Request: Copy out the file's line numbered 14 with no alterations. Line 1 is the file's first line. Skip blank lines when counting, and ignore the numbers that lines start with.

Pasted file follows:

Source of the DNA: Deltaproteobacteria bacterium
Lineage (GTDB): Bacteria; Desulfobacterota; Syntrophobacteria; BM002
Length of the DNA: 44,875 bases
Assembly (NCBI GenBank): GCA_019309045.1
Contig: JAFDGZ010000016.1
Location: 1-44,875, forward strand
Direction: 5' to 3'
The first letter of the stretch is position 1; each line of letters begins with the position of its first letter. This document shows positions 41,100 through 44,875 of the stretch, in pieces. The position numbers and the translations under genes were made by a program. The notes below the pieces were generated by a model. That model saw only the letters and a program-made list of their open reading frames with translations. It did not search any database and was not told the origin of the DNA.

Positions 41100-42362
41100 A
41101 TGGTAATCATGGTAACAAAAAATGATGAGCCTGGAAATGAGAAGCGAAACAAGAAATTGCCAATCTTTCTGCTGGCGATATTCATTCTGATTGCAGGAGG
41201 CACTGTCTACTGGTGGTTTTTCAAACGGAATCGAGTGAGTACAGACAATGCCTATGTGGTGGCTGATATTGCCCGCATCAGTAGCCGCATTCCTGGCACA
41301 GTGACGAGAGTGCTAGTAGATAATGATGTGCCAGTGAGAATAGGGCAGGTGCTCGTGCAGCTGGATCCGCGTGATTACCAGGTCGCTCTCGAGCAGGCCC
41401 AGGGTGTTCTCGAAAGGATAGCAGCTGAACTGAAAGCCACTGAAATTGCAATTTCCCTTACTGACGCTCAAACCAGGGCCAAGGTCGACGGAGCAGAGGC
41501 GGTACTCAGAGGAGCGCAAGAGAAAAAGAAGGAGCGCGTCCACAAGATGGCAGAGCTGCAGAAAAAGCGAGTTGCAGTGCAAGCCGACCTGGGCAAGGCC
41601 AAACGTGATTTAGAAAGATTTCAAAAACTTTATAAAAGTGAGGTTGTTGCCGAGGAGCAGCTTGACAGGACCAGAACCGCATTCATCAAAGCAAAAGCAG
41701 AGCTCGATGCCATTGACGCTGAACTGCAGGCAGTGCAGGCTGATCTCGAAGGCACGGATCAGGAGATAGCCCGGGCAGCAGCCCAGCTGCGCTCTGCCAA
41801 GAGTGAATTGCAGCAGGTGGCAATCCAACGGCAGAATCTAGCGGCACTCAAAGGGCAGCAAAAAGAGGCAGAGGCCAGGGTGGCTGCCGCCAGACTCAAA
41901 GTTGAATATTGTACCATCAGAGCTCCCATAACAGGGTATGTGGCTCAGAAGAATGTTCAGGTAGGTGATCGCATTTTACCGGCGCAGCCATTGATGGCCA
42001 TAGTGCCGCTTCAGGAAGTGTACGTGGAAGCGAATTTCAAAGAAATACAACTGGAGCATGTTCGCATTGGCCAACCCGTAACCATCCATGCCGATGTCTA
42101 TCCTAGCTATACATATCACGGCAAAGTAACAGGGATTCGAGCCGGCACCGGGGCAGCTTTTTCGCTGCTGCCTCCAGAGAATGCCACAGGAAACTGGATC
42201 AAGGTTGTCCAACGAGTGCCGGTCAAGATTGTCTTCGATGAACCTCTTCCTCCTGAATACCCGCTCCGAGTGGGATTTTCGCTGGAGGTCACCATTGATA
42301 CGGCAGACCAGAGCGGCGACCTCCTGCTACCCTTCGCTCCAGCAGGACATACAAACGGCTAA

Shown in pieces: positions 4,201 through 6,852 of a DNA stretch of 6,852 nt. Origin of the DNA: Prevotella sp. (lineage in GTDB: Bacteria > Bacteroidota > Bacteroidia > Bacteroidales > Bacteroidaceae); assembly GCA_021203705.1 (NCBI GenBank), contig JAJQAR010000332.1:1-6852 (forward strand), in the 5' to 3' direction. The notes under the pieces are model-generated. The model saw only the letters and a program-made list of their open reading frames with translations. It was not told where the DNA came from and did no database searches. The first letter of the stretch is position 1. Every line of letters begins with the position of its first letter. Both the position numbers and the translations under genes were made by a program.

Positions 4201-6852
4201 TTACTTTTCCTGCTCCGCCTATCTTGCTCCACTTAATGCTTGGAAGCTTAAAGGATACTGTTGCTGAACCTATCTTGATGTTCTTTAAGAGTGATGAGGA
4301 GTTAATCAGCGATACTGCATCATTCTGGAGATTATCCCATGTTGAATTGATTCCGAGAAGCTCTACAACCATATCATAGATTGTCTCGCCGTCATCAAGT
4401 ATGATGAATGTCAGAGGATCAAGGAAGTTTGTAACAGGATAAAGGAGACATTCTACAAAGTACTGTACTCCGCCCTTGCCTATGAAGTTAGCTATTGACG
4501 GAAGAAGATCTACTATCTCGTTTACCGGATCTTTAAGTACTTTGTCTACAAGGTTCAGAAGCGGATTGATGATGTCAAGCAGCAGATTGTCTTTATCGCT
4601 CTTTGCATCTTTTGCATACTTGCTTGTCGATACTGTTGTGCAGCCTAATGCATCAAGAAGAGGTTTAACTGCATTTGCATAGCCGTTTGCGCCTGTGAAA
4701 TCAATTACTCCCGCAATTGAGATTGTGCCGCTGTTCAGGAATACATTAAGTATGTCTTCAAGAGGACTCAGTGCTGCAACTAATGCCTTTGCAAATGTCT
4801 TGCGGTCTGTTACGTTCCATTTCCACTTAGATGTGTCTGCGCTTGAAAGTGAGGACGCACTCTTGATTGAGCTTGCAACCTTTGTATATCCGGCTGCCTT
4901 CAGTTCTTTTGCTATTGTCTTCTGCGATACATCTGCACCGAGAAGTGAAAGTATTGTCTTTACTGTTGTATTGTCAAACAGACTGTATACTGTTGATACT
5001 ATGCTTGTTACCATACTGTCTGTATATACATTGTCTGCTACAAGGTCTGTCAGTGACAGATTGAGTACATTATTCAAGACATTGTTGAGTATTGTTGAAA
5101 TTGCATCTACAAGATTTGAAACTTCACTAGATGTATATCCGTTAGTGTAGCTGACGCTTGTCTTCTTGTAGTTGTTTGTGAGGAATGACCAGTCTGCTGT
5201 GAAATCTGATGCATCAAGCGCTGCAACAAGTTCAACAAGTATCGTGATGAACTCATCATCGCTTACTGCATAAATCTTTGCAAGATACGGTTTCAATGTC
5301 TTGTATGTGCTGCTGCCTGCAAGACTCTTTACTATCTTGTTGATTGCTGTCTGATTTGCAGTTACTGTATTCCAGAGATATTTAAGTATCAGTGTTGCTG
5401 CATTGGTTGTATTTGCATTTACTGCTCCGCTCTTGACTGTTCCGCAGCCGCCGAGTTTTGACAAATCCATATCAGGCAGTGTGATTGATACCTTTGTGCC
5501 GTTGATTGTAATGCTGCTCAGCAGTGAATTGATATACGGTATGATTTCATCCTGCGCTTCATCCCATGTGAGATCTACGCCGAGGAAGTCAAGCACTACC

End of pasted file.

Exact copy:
41401 AGGGTGTTCTCGAAAGGATAGCAGCTGAACTGAAAGCCACTGAAATTGCAATTTCCCTTACTGACGCTCAAACCAGGGCCAAGGTCGACGGAGCAGAGGC